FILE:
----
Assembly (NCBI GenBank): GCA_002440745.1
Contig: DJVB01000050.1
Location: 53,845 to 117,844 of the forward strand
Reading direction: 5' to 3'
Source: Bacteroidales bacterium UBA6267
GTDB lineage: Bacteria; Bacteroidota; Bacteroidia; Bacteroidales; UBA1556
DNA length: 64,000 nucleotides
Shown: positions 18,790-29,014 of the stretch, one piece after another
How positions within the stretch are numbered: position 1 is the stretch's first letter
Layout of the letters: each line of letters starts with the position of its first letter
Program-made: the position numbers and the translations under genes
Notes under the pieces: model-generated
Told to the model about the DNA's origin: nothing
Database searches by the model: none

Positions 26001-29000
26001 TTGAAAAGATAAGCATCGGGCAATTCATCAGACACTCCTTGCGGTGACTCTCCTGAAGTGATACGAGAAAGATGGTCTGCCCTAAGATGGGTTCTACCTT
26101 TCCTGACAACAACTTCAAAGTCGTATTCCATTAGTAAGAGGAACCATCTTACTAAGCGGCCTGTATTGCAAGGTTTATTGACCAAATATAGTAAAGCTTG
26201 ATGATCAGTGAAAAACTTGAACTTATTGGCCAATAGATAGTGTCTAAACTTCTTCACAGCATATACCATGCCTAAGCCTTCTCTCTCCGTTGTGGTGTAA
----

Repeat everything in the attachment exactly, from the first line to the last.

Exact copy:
Assembly (NCBI GenBank): GCA_002440745.1
Contig: DJVB01000050.1
Location: 53,845 to 117,844 of the forward strand
Reading direction: 5' to 3'
Source: Bacteroidales bacterium UBA6267
GTDB lineage: Bacteria; Bacteroidota; Bacteroidia; Bacteroidales; UBA1556
DNA length: 64,000 nucleotides
Shown: positions 18,790-29,014 of the stretch, one piece after another
How positions within the stretch are numbered: position 1 is the stretch's first letter
Layout of the letters: each line of letters starts with the position of its first letter
Program-made: the position numbers and the translations under genes
Notes under the pieces: model-generated
Told to the model about the DNA's origin: nothing
Database searches by the model: none

Positions 26001-29000
26001 TTGAAAAGATAAGCATCGGGCAATTCATCAGACACTCCTTGCGGTGACTCTCCTGAAGTGATACGAGAAAGATGGTCTGCCCTAAGATGGGTTCTACCTT
26101 TCCTGACAACAACTTCAAAGTCGTATTCCATTAGTAAGAGGAACCATCTTACTAAGCGGCCTGTATTGCAAGGTTTATTGACCAAATATAGTAAAGCTTG
26201 ATGATCAGTGAAAAACTTGAACTTATTGGCCAATAGATAGTGTCTAAACTTCTTCACAGCATATACCATGCCTAAGCCTTCTCTCTCCGTTGTGGTGTAA